MINNEAPOLIS (WCCO) – If you’re looking for a great workout, some adventure or to connect with nature, kayaking is a way to do all of the above.

We went searching for the best kayaking in Minnesota, and your votes sent Natalie Nyhus to the North Shore. Your winner is the Lake Superior Water Trail in Duluth.

Thousands of tourists travel the North Shore each year to see its beauty. But few get to see the grand shoreline from the kayaker’s perspective.

“This is the North Shore,” said kayaking guide Blake Cazier. “Of course, we appreciate the highway and it helps us get up the North Shore, but when you can get on the lake and see it from the perspective of a kayak, that’s pretty special. That’s really seeing the North Shore

Kayaking is a sport that gives you opportunities few others do: a chance to be independently right on the water.

“It’s always an awesome experience to be in a small boat on a big lake,” Cazier said.

And your favorite place to paddle in Minnesota is on the biggest lake: Superior.

“The water trail is about 150 miles long,” said Cazier. “It starts in Duluth and goes along the Minnesota shoreline toward the Canadian border and the grand portage area. There are areas of shoreline the DNR and water trail association have worked to created maps and resources for people to build campsites.”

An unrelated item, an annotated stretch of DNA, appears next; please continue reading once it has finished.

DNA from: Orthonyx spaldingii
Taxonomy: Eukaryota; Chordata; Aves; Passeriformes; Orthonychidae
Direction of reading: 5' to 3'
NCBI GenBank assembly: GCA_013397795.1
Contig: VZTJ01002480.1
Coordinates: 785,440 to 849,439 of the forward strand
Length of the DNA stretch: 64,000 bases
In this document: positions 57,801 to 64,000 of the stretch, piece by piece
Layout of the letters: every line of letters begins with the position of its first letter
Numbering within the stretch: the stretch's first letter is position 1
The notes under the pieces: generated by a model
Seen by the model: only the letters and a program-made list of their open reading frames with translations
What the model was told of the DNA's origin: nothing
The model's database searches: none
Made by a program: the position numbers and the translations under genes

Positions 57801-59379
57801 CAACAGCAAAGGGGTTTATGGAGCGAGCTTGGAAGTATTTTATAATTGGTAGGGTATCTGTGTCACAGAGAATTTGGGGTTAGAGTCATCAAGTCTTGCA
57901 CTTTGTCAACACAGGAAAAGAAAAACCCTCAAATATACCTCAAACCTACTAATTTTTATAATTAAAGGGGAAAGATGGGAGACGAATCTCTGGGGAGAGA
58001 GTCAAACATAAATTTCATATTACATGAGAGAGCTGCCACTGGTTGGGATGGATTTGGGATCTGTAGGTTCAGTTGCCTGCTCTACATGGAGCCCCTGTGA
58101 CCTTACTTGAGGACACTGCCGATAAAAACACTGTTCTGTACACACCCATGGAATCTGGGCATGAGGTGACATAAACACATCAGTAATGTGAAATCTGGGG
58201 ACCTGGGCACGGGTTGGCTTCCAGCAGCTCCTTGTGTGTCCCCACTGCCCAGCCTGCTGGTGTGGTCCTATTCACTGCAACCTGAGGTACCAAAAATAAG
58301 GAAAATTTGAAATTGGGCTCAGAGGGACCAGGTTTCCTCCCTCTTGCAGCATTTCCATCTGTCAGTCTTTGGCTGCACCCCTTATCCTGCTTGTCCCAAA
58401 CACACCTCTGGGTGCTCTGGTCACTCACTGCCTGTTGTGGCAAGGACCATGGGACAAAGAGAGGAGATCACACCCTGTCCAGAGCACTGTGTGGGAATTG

Our guide, Blake Cazier, of Positive Energy Outdoors, has been slicing through the Superior waters for more than 30 years.

“I love paddling on Lake Superior,” he said. “I’ve paddled on the Atlantic and Pacific from Alaska to Panama. Every time I get on Superior it’s an awesome feeling. It’s incredible to be on a lake like Superior in a small boat or kayak.”

On a lake this size, you have to be prepared with the right weather, people and equipment.

“If the waves come up here today, we will be comfortable because we are wearing our kayak, we’re not just sitting in it,” Cazier said.

We set out to explore Agate Bay in Two Harbors, an area juxtaposed with the serenity of nature and the wonders of man’s achievement.

“If we go up close to the ore dock, we can probably pick up some taconite, so we can see what’s being loaded into the ship,” Cazier said.

It was a David and Goliath match-up between an 18-foot kayak and a 1,000-foot iron ore ship.

“They typically don’t put down the big anchor in the back,” said Cazier. “That’s a big anchor.”

Kayaking can take you to places you can’t normally go.

“On a kayak people can paddle through shallow areas you can’t get with any other kind of boat,” Cazier said. “You can go around the rocks, next to the shoreline. It allows you to poke into places you can’t on any other kind of craft.”

With its picturesque shoreline, deep blue waters and miles of possibilities, this inland sea is more than a state treasure.

“There’s a lifetime of adventures to be had on the Lake Superior Water Trail,” Cazier said.

If you’re interested in kayaking Lake Superior, it’s best to start with a guide because of its size and temperature.

Your other favorite kayaking spots are Beaver Islands in St. Cloud and Wild River State Park in Center City.

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